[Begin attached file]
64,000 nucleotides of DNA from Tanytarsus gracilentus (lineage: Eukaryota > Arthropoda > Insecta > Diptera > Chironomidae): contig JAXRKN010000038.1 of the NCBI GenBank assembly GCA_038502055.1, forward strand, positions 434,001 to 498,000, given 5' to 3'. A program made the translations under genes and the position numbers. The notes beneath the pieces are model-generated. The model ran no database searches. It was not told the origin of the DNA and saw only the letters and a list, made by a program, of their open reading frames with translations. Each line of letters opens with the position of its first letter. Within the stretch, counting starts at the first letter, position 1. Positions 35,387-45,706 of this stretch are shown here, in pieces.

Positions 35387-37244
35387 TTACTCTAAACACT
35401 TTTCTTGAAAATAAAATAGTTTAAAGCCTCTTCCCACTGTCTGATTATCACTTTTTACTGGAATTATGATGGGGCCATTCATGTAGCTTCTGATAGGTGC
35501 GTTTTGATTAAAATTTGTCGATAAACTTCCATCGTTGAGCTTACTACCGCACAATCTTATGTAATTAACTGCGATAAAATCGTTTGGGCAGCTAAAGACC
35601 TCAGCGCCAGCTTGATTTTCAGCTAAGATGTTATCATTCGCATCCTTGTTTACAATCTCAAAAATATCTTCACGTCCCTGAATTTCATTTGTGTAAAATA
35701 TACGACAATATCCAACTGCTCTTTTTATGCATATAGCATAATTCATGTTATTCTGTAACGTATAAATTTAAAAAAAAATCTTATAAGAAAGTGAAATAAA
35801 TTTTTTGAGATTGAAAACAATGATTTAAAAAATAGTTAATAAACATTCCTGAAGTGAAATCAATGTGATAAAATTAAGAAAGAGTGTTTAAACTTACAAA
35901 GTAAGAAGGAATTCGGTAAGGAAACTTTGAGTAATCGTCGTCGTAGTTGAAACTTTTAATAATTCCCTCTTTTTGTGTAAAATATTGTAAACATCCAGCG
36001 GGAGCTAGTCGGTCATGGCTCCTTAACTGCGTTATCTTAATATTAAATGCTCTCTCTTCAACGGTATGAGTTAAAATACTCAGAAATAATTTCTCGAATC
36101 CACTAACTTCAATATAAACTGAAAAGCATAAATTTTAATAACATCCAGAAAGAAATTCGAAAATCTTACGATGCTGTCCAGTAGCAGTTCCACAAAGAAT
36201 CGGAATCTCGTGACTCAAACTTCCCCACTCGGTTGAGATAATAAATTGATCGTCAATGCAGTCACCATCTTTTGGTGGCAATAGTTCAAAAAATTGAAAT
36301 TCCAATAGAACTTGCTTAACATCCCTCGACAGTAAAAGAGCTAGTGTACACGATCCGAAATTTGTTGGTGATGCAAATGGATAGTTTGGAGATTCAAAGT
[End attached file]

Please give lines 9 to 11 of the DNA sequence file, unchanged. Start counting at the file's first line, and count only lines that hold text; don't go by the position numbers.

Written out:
35901 GTAAGAAGGAATTCGGTAAGGAAACTTTGAGTAATCGTCGTCGTAGTTGAAACTTTTAATAATTCCCTCTTTTTGTGTAAAATATTGTAAACATCCAGCG
36001 GGAGCTAGTCGGTCATGGCTCCTTAACTGCGTTATCTTAATATTAAATGCTCTCTCTTCAACGGTATGAGTTAAAATACTCAGAAATAATTTCTCGAATC
36101 CACTAACTTCAATATAAACTGAAAAGCATAAATTTTAATAACATCCAGAAAGAAATTCGAAAATCTTACGATGCTGTCCAGTAGCAGTTCCACAAAGAAT